|Map of the assessment units (AUs) of the CARA is color-coded for mean estimated undiscovered oil. Only areas north of the Arctic Circle are included in the estimates. Black lines indicate AU boundaries. Source: USGS CARA. Click to enlarge.
The US Geological Survey (USGS) has completed a geologically-based assessment of the oil and gas resource potential of the Arctic, the Circum-Arctic Resource Appraisal (CARA). (Earlier post.) The researchers in the effort concluded that about 13% of the world’s undiscovered oil and 30% of the world’s undiscovered gas may be found there, mostly offshore under less than 500 meters of water. A paper on the work was published in the 29 May issue of the journal Science.
Undiscovered natural gas is three times more abundant than oil in the Arctic and is largely concentrated in Russia, the researchers concluded. Oil resources, although important to the interests of Arctic countries, are probably not sufficient to substantially shift the current geographic pattern of world oil production, they said.
The Arctic Circle encompasses 6% of Earth’s surface. One-third of that area is above sea level, one-third is in continental shelves beneath less than 500 m of water, and the final third is deep ocean basins historically covered by sea ice.
Many onshore areas have already been explored; by 2007, more than 400 oil and gas fields, containing 40 billion barrels of oil (BBO), 1,136 trillion cubic feet (TCF) of natural gas, and 8 billion barrels of natural gas liquids had been developed north of the Arctic Circle, mostly in the West Siberian Basin of Russia and on the North Slope of Alaska.
Deep oceanic basins have relatively low petroleum potential, but the Arctic continental shelves constitute one of the world’s largest remaining prospective areas. Until now, remoteness and technical difficulty, coupled with abundant low-cost petroleum, have ensured that little exploration occurred offshore. Even where offshore wells have been drilled, in the Mackenzie Delta, the Barents Sea, the Sverdrup Basin, and offshore Alaska, most resulting discoveries remain undeveloped.—Gautier et al.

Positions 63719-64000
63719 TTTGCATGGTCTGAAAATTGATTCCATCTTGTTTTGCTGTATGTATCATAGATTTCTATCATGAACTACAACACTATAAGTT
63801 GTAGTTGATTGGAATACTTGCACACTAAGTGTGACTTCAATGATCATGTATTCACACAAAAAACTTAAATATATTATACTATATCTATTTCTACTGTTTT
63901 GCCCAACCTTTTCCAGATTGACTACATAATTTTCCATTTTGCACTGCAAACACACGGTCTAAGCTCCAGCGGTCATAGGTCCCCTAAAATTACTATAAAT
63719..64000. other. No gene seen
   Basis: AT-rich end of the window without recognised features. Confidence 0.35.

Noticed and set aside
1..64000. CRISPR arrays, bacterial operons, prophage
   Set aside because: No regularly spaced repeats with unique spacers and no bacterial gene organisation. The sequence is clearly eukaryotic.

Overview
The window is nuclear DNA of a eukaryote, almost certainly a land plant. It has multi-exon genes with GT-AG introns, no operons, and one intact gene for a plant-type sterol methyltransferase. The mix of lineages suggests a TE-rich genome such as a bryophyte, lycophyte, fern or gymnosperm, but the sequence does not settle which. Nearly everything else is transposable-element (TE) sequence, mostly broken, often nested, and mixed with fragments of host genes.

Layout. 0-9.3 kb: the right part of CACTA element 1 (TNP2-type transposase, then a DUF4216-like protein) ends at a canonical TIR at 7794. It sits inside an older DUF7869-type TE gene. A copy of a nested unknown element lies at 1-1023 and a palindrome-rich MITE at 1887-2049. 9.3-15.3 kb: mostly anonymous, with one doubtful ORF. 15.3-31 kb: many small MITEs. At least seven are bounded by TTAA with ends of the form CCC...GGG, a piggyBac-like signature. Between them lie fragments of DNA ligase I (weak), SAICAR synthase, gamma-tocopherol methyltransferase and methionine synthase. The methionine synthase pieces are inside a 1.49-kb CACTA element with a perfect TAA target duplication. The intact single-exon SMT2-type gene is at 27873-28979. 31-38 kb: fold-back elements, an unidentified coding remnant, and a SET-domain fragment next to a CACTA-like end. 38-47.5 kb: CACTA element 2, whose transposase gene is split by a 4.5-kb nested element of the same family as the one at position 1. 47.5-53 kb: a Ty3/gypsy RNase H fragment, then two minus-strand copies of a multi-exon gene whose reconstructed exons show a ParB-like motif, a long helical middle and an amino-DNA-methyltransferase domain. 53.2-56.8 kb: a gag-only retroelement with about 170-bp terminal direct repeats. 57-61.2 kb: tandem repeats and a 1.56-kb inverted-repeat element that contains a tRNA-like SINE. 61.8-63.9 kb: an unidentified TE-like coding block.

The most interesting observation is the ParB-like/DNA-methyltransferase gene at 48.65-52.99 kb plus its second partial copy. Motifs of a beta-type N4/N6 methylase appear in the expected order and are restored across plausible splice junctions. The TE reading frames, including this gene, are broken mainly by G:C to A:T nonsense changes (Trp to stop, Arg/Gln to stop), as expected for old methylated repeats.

|Map showing the AUs of the CARA color-coded for mean estimated undiscovered gas. Source: USGS CARA. Click to enlarge.
The CARA only considered accumulations with recoverable hydrocarbon volumes larger than 50 million barrels of oil or 300 billion cubic feet of gas (50 million barrels of oil equivalent, 50 MMBOE). The project excluded unconventional resources such as coal bed methane, gas hydrates, oil shales, and heavy oil and tar sands. The project did not consider technological and economic risks; resources were assumed to be recoverable even in the presence of sea ice or oceanic water depths.
A new map delineating the Arctic sedimentary successions by age, thickness, and structural and tectonic setting provided the basis for defining assessment units (AUs), which are mappable volumes of sedimentary rocks that share similar geological properties. The CARA defined 69 AUs, each containing more than 3 km of sedimentary strata—the minimum thickness necessary to bury petroleum source rocks sufficiently to generate significant petroleum. The CARA team analyzed each Arctic AU to determine the geologic properties most likely to control the sizes and numbers of undiscovered petroleum accumulations.
On an energy-equivalent basis, we estimate that the Arctic contains more than three times as much undiscovered gas as oil. The estimated largest undiscovered gas accumulation is almost eight times the estimated size of the largest undiscovered oil accumulation (22.5 BBOE versus 2.9 BBO) and therefore more likely to be developed. The aggregated results suggest there is a high probability (>95% chance) that more than 770 TCF of gas occurs north of the Arctic Circle, a one in two chance (50%) that more than 1547 TCF may be found, and a 1 in 20 chance (5%) that as much as 2990 TCF could be added to proved reserves from new discoveries. For comparison, current world gas consumption is almost 110 TCF per year. The median estimate of undiscovered gas is a volume larger than the volume of total gas so far discovered in the Arctic and represents about 30% of global undiscovered conventional gas.—Gautier et al.
Overall, the CARA team concluded that the Arctic region contains 22.8 billion barrels of oil with 95% probability, 275 billion barrels of oil with 5% probability, and 95.5 billion barrels of oil with mean probability.
The CARA team concluded that the largest total concentration of petroleum was in the Alaskan Platform (AU code AA1), with a 95% probability of 13.866 billion barrels, a 5% probability of 47.426 billion barrels, and a mean probability of 27.851 billion barrels of oil. The largest single concentration was estimated to be 4.288 billion barrels (mean) in the North Barents basin (EBB3).
Donald L. Gautier et al. (2009) Assessment of Undiscovered Oil and Gas in the Arctic. Science Vol. 324. no. 5931, pp. 1175 - 1179 doi: 10.1126/science.1169467